As the snow-covered tombs are illuminated by the glowing lanterns, families return to feast. Pork, salt fish, mashed potatoes and casseroles containing carrots and rutabaga are some of the dishes that make up a traditional Christmas dinner. After the meal, Joulupukki arrives dressed in a red furry costume with a large sack of gifts.
How does Italy celebrate Christmas?
While Italians have their version of Santa Claus, known as Babbo Natale, who brings presents on Christmas Day, homes across the country are also visited by La Befana. The old woman covered in a dark shawl flies through starry skies on her broomstick and enters houses through the chimney. Rather than leaving out cookies, Italians set a glass of wine or panettone for La Befana to enjoy when she arrives on Jan. 5 to fill their stockings. Her arrival is on the eve of the Festa dell’Epifania (Feast of Epiphany), a celebration of the visit of the Three Kings to the newborn Christ child in Bethlehem.
La Befana leaves sweets for the good children in the socks hung by the fireplace. But for the children she deems naughty, she leaves coal in their socks instead. Sometimes, before Le Befana flies to the next house, she may even sweep the floor with her broom.
The ancient folklore says the Italian Christmas witch Le Befana was invited by the Three Wise Men to deliver gifts to Jesus Christ. She declined their invitation, being too dedicated to her work as a housekeeper but later had a change of heart and tried to follow the Magi. Le Befana was unable to catch up with the Three Wise Men and never got to meet Jesus. She is now celebrated in Italy for giving the gifts she intended for him to other children.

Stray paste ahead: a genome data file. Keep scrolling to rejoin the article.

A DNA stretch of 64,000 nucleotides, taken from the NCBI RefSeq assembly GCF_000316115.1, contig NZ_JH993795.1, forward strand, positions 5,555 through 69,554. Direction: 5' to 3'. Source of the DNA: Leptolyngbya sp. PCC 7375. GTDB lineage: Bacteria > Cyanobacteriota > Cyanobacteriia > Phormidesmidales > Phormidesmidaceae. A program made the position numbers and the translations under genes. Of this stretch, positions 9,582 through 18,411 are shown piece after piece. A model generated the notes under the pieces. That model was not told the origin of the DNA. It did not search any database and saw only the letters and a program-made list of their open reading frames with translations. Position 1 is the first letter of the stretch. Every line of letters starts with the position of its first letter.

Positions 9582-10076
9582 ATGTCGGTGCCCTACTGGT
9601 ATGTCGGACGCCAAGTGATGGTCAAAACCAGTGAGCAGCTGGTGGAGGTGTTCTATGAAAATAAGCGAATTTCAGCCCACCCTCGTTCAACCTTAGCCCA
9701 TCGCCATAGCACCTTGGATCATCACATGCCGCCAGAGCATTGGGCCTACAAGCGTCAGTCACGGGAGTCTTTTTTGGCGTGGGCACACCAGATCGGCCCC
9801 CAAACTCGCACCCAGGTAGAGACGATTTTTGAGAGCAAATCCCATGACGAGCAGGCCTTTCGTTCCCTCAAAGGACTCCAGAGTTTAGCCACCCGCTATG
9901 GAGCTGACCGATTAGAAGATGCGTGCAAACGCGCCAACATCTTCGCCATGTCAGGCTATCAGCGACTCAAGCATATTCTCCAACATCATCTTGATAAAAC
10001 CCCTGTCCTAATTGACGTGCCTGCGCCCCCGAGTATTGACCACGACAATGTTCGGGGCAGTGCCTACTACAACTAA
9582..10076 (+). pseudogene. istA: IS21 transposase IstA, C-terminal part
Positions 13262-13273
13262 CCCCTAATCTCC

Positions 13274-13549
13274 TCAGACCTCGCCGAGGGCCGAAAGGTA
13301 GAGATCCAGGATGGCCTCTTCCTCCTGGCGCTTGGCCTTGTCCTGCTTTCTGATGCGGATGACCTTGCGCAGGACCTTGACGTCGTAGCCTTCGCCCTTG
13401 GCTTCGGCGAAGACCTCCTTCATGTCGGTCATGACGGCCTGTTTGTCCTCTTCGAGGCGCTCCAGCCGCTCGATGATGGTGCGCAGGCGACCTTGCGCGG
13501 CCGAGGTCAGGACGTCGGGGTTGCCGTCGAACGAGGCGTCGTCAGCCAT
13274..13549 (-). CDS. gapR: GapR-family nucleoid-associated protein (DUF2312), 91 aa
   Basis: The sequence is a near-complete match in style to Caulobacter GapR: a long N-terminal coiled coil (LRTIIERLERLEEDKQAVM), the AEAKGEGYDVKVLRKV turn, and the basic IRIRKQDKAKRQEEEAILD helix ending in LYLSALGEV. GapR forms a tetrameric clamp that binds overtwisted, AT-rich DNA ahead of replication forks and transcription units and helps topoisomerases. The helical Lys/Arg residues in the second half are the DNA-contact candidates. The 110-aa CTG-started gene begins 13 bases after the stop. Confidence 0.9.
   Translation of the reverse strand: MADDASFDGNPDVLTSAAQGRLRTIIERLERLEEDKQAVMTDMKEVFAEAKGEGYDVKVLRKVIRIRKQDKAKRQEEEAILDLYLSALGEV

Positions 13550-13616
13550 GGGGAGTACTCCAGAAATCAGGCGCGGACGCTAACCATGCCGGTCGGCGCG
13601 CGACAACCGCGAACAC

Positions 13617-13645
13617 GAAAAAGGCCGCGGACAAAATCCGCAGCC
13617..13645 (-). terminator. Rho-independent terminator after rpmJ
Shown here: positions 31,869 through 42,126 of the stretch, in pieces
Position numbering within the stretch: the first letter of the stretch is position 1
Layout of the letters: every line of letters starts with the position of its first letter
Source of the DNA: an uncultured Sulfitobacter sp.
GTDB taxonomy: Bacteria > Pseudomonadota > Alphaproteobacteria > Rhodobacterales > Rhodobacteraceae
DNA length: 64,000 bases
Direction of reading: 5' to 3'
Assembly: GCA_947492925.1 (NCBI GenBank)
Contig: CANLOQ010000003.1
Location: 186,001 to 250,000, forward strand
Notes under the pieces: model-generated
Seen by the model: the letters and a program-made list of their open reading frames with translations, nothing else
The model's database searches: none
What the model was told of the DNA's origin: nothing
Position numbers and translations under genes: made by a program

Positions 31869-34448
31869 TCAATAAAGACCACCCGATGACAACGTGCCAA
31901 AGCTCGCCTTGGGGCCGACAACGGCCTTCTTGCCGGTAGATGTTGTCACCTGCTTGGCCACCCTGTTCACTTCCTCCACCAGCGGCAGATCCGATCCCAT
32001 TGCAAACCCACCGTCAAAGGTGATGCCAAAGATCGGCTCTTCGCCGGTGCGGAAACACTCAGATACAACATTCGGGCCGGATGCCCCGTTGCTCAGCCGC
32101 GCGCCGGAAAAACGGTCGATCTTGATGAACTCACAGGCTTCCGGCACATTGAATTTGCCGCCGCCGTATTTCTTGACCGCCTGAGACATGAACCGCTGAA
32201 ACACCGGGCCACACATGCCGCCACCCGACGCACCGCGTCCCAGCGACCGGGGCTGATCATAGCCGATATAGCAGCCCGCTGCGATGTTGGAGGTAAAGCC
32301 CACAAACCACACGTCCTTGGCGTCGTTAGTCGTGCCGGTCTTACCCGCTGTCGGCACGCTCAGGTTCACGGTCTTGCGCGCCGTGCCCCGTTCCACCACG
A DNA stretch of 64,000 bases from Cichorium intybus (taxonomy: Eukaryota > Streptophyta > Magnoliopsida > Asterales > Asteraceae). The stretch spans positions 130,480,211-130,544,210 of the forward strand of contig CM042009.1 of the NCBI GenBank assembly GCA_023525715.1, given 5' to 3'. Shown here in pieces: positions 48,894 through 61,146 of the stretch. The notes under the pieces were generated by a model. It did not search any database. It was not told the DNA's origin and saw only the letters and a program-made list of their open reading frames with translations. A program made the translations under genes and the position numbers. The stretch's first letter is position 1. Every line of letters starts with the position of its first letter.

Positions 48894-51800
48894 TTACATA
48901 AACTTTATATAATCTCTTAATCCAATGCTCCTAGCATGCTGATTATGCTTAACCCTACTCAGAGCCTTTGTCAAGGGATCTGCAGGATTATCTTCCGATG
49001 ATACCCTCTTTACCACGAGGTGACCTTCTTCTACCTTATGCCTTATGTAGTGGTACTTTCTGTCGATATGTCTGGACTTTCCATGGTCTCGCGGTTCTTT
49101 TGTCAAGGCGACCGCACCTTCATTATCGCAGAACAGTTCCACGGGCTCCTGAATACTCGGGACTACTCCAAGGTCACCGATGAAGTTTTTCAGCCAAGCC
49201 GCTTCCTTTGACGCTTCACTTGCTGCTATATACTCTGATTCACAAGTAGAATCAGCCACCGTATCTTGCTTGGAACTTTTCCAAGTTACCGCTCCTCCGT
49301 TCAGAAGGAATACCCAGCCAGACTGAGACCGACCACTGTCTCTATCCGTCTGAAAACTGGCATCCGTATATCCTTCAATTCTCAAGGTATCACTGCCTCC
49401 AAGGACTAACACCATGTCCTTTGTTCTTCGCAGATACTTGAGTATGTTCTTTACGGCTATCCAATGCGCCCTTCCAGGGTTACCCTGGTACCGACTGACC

La Befana leaves coal in children's socks if they are naughty
How does Liberia celebrate Christmas?
In Liberia, Santa Claus is replaced with Old Man Bayka, a devil who does not give presents but instead walks around the street on Christmas Day begging for presents. Throughout this West African nation, men dress in multicolored clothes along with piles of brown. Some stand on stilts to be as tall as 10 feet; others stuff their clothes to be as wide as three men. Old Man Bayka roams the streets entertaining onlookers as he dances to the beat of a drum. As he gyrates, he says, “My Christmas on you,” to mean “please give me something for Christmas.” Generous people give him money and sweets, while others simply enjoy the show.
The Liberian dancing devil is from the spiritual world of Poro. These are secret societies that have been a part of the spiritual and cultural landscape of African ethnic groups for centuries. Old Man Bayka is not an evil figure but rather “the manifestation of raw spiritual power,” explained Max Bankole Jarrett in an NPR article. Before American settlers landed on the shores of Liberia, these dancing devils were often seen in traditional festivals. As locals converted to Christianity, they incorporated the Poro spirits in the Christmas festivities.
How does South Korea celebrate Christmas?
Almost half the population of Korea has no religious affiliation. The 3 in 10 Koreans who have ties to Christianity attend church services on Christmas, but for many, it is simply a festive time to celebrate with family and friends.
In South Korea, Santa Claus goes by the name Santa Haraboji (Grandpa Santa) and is clothed in green robes rather than the traditional red. This attire is paired with the “gat,” a tall flat-topped hat worn by nobles during the Joseon dynasty from the 13th century. Santa Haraboji rarely visits individual homes but rather gives gifts at public events or civic visits.
Gift-giving is not as common in Korea as in Western countries. On Dec. 25, children are usually given cash after they have given the group a musical performance or poetry recital. Loved ones share a meal of beef bulgogi, japchae sweet potato noodles and kimchi.
*Deborah Laker is an editorial fellow for ReligionUnplugged.com. She graduated with degrees in journalism and political science from Oral Roberts University.